In normal times, we’d be lining Yakima Avenue today, getting ready for the annual Veterans Day parade.
But as we’re all painfully aware, these are not normal times.
Instead of an enemy in some foreign land, we’re still battling a pandemic that’s killed thousands of Americans, infected the economy and left many without jobs.
It’s also canceled countless public events and gatherings — like this year’s Veterans Day parade.
Given the circumstances, how can we honor our local heroes this Veterans Day?
Numerous veterans support organizations and the commander of Yakima’s Veterans of Foreign Wars post have a few simple suggestions:
- Parade or no, the Yakima area still has a few safe gatherings (see attached box), such as the Yakima Warriors Association’s annual ceremony at Sarg Hubbard Park, the Blue Star Memorial gathering at Tahoma Cemetery and the VFW’s spaghetti feed. Show you care by showing up.
- Fly your flag — or any other symbol that salutes local service people. Stake a “thank you, veterans” sign or pennant in yard, or put a green light bulb on your porch to signal your respect. “Doing little things like that can go a long way,” said Shadrick Kautzman, the 37-year-old commander of Yakima’s VFW Post 379.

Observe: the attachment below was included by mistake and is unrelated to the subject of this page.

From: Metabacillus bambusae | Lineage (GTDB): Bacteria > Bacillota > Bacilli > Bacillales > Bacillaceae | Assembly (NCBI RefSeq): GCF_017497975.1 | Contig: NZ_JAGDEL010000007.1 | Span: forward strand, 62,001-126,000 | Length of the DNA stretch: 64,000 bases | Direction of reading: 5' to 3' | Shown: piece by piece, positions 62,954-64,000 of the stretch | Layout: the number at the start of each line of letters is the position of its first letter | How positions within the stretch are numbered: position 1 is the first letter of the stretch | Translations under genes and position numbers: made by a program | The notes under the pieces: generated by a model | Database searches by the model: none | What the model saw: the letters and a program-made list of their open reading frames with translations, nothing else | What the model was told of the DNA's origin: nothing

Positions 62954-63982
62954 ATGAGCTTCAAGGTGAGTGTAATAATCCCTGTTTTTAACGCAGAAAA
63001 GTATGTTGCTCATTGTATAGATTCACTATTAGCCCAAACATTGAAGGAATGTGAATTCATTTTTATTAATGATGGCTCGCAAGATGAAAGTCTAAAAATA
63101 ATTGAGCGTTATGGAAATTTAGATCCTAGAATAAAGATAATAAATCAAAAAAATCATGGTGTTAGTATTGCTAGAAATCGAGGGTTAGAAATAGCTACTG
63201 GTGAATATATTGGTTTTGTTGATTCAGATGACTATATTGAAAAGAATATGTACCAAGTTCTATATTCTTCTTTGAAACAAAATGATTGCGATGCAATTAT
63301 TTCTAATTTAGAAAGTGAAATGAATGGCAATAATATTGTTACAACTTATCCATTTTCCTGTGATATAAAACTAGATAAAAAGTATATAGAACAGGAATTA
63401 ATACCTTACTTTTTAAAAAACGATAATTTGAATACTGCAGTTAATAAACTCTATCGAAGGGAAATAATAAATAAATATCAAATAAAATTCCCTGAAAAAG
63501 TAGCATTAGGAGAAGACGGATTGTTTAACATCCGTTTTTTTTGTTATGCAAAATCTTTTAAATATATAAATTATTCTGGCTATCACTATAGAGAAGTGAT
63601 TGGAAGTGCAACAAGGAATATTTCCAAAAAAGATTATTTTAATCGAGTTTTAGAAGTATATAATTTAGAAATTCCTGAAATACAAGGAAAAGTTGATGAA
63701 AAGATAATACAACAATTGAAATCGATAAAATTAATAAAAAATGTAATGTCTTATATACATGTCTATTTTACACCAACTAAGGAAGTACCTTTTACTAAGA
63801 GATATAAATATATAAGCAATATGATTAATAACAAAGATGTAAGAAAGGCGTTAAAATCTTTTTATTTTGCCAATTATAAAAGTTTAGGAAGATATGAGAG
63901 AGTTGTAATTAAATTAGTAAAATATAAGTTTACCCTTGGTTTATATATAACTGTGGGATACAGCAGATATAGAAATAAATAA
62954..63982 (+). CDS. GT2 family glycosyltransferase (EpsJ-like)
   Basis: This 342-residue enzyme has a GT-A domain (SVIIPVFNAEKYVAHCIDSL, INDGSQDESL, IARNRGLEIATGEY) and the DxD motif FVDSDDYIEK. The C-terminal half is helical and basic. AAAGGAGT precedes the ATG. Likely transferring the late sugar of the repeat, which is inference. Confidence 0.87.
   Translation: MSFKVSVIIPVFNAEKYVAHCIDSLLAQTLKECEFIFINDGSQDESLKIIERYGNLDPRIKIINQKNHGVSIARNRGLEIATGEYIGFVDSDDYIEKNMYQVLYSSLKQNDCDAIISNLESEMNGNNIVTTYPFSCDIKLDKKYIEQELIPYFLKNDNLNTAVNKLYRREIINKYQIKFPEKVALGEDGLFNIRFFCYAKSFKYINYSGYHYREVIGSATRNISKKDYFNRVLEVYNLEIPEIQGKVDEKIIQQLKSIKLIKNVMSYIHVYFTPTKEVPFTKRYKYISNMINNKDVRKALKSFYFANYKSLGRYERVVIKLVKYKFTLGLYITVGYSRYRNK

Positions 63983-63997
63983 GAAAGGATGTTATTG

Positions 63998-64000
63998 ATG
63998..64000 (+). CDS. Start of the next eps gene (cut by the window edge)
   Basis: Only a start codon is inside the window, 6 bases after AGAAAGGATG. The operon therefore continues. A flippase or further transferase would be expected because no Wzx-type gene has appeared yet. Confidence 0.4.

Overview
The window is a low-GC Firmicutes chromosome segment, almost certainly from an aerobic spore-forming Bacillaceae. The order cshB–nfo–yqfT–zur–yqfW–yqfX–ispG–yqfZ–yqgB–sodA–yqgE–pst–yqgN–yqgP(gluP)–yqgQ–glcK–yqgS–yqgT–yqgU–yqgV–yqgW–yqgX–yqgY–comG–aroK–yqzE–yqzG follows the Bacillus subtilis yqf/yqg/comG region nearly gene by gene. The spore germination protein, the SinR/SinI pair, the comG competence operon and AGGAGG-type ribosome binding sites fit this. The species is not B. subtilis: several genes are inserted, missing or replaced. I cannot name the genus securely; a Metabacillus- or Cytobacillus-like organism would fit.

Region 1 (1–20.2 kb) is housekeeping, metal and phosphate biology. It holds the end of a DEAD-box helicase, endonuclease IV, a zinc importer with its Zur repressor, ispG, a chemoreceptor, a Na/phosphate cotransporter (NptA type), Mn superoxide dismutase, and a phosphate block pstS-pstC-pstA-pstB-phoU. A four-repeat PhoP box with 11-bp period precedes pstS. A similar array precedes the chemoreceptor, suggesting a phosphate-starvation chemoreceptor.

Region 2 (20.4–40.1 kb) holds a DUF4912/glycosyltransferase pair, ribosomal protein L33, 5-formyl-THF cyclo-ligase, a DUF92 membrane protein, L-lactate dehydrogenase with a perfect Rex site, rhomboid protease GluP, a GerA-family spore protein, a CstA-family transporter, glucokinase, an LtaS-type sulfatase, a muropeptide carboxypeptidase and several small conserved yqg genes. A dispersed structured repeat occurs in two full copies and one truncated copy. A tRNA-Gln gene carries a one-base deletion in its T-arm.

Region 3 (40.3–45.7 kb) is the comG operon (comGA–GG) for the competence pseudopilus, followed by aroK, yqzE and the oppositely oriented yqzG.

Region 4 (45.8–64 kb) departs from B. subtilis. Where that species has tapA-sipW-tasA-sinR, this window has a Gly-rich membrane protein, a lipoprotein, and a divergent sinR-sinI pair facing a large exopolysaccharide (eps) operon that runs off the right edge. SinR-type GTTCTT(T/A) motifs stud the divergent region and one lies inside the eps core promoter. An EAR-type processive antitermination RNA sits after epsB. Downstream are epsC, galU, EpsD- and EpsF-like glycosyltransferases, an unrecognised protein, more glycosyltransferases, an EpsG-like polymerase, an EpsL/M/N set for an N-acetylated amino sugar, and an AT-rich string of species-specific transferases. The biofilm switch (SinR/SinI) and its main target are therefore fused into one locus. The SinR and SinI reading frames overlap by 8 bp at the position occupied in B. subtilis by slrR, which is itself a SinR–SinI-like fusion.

- Donate to local groups that support veterans, such as the Yakima Veterans Coalition, the Freedom Pantry for Veterans or other organizations.
- Ask veterans about their experiences in the service. Ask what jobs they did, where they were stationed, what struck them about living abroad. Be sensitive, though, said Kautzman, a former Army Spc. Don’t make the cringe-worthy — but all-too-common — mistake of asking, “Did you kill anyone?”
- Spend some time with a veteran — especially someone who might be lonely, disabled or struggling with personal difficulties. Or volunteer your time to help out at a veterans center.
One more thing to keep in mind this Veterans Day: If you see someone in uniform or maybe wearing a cap with a military emblem, yelling “Thank you for your service” might seem like a way to show your respect — but consider showing some restraint. Think how you’d feel if strangers were always popping out from behind grocery shelves or waving as you passed on the street.
“It’s always odd,” Kautzman said. “We don’t really know how to respond.”
Little gestures mean a lot, though. A nod or a quiet thank-you will be appreciated.
“Don’t be afraid to say thank you,” Kautzman said. “The veteran will know what ‘thank you’ is for.”